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Two years ago, I moved from West Sixth Street and Avenue T in Gravesend --a neighborhood in south-central Brooklyn that's near Coney Island--to Eastchester Road (near Morris Park Avenue) in Morris Park, a neighborhood in the East Bronx about 10 minutes by car from the Bronx Zoo. I made the move from Brooklyn to the Bronx for medical school.
A downside of Gravesend is it tends to get boring. You're just about paying the high Brooklyn prices to live there, but you're not getting the same perks (e.g. coffee shops, bars, as many restaurants) that you are in trendier parts.
You can’t go wrong with any restaurant along Arthur Avenue, but if you’re looking for something closer to Morris Park, Patricia’s, an Italian restaurant on Morris Park and Lurting avenues, is really good.
Loreto Park, on Morris Park Avenue between Haight and Tomlinson avenues, has a nice playground for children, basketball, handball and bocce courts, and is a nice area to just relax.
There are a few options for grocery shopping, including D & D Quick Shop and Big Deal Supermarket on Morris Park Avenue, Vila European Market on Williamsbridge Road and Apple Grocery and Produce on Eastchester Road.
I find that taking public transportation to Manhattan is harder from the Bronx than from other boroughs. It takes longer and trains are more sporadic. It could take almost twice as much time to get to downtown Manhattan from Morris Park than it would take from Gravesend--about an hour and a half during a slow commute.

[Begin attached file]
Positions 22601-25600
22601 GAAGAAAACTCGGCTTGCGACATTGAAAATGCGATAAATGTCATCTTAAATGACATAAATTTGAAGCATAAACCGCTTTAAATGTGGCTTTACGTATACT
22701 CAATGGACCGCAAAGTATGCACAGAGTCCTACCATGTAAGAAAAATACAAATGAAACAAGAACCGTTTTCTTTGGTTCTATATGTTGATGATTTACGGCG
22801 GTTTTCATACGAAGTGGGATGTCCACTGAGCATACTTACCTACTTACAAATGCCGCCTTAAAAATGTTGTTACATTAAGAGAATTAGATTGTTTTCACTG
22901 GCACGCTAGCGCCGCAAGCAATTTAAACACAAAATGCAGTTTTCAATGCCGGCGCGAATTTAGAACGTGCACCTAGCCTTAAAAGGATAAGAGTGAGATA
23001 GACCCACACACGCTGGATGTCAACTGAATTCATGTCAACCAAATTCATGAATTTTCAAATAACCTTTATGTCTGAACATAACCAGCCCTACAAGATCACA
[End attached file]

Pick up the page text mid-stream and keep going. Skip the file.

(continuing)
There is an express bus that stops in front of my building, but how often it comes depends on the time of day. The East 180th train station is the closest station to my apartment; it’s served by the 2 and 5 trains. I feel that it’s easier to have a car over here, but my opinion may be skewed by the fact that I park in a garage. On-street parking seems ok in the area, though.
After a year and a half, if I end up doing my research somewhere in Manhattan or Brooklyn, I would entertain the idea of moving back in with my family in Brooklyn to cut costs and commute time. I've noticed that many of the residents that I interact with actually live in Manhattan. While I would love to continue working here, I don't think I would necessarily stay beyond four or five years just because of the lack of good nightlife and the tough commute to Manhattan.
The way that I feel about the neighborhood in general is that this is a great place for me to learn and grow at this stage in my life and career. The history and cultural diversity in small neighborhoods like this one is one of the many reasons that I love New York. The cheap rent doesn't hurt either.
*Note: The author's opinions are not of the institution he works or worked for and he's not a paid employee.